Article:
A board meeting of The Association of American Cultures in 1988. From the left is Evonne Colman Rory, Kimberly Camp, Alec Simpson, Barbara Bayless, John Paul Batiste, Barbara R. Nicholson, Eliud Hernandez, and standing is Louis Leroy.

In the mid ‘80s, I joined the board of TAAC – The Association of American Cultures, a national arts advocacy group for people of color, and was with them until 1993. I was inspired by TAAC, people of color in the arts who shared so much with each other. The warmth I experienced was like no other at their Open Dialogue conferences. That’s how I came to see the necessity for a local service provider for Asian American organizations & artists. Later I participated in NYC’s Cultural Equity Group, and more recently, the People’s Cultural Plan.

Asian Tactical Theatre (1972) by Robert LeeAsian American Arts Alliance

The Asian Tactical Theatre group, a part of Basement Workshop.

Contemporary Asian American visual artists were my primary focus, maintaining an annual exhibition program in our gallery in Chinatown for twenty six years. Eleanor's choreographed contemporary Asian American dances were some of the first works of their kind. AADT, our initial organizational name, also maintained a second, traditional dance company. They performed in many venues around the country and also held dance programs in many public schools at a time when there were no such programs offered. Our Saturday community school for dance and art has taught many children for decades.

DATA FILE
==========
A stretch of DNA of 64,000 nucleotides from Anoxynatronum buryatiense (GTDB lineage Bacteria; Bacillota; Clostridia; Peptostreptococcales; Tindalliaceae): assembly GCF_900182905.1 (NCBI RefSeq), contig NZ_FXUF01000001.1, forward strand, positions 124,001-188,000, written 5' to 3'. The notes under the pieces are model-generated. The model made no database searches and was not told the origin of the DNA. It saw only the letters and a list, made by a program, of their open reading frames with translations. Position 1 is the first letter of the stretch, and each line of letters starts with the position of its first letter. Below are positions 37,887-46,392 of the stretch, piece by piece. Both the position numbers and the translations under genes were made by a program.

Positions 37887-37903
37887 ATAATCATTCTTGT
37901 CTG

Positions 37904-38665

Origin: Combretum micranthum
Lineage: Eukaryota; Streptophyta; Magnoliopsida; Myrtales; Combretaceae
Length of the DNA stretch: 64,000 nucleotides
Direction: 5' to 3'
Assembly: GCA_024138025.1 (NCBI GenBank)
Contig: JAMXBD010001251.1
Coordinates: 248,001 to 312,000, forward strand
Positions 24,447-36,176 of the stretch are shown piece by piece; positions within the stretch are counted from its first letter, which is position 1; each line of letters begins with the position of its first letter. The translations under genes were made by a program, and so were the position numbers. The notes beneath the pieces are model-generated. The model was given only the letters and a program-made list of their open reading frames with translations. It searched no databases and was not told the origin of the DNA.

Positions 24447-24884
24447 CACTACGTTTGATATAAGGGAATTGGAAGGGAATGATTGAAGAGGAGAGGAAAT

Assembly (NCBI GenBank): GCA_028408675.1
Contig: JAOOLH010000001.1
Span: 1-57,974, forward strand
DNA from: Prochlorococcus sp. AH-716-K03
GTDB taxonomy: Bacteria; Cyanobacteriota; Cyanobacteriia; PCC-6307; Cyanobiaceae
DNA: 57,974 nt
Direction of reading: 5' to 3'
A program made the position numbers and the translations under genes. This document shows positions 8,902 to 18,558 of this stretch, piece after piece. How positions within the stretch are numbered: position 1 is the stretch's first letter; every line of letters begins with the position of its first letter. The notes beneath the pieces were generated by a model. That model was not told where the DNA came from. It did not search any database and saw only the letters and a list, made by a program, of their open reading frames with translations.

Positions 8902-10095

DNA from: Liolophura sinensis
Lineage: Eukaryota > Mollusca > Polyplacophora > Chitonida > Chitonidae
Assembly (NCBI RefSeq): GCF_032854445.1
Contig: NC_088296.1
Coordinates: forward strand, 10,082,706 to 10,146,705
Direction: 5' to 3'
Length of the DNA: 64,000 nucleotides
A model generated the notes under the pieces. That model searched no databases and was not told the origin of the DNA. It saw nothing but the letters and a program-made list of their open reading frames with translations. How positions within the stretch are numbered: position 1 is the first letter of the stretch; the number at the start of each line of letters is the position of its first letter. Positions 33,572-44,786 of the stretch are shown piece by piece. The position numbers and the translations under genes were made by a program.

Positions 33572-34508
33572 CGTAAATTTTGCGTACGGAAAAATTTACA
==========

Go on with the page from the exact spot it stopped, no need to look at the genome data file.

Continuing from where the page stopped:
AAAC Art Class (1982) by Robert LeeAsian American Arts Alliance

AAAC started an art class for adults and children. On the left is Bob Lee with his daughter. On the right is Evie Lee, one of the art teachers.

Roots to Reality Program (1985-10-11) by Courtesy of A4Asian American Arts Alliance

The program from the Roots to Reality Event.

Roots to Reality (1985-10-11) by Courtesy of A4Asian American Arts Alliance

Roots to Reality (1985-10-11) by Courtesy of A4Asian American Arts Alliance

Recently we mounted an art exhibition with Think!Chinatown called “Heartmind.” It is based on the extensive Asian American art collection AAAC has gathered over many years. [By teaming up with three younger-generation curators], we have chosen many art works from the collection creating a whole new, innovative vision of what Asian American art is. That is the question the young curators and I started with that led us finally to "Heartmind." And that is the question I started with in the late ‘70s - What is Asian American art? For over two decades I have featured art and artists who created such work. Such artworks reflect our concerns as a community, our feelings as people, and the complexities of transitioning from one culture to another. To understand ourselves is far from easy, yet as Asian Americans we embody every day how Asia and the West are coming together. Soon images of the works in “Heartmind” will be accessible online to see and you will be able to ask for yourself a different question - what is Heartmind?”

To find out more about “Heartmind,” take a look at Bob’s statement below;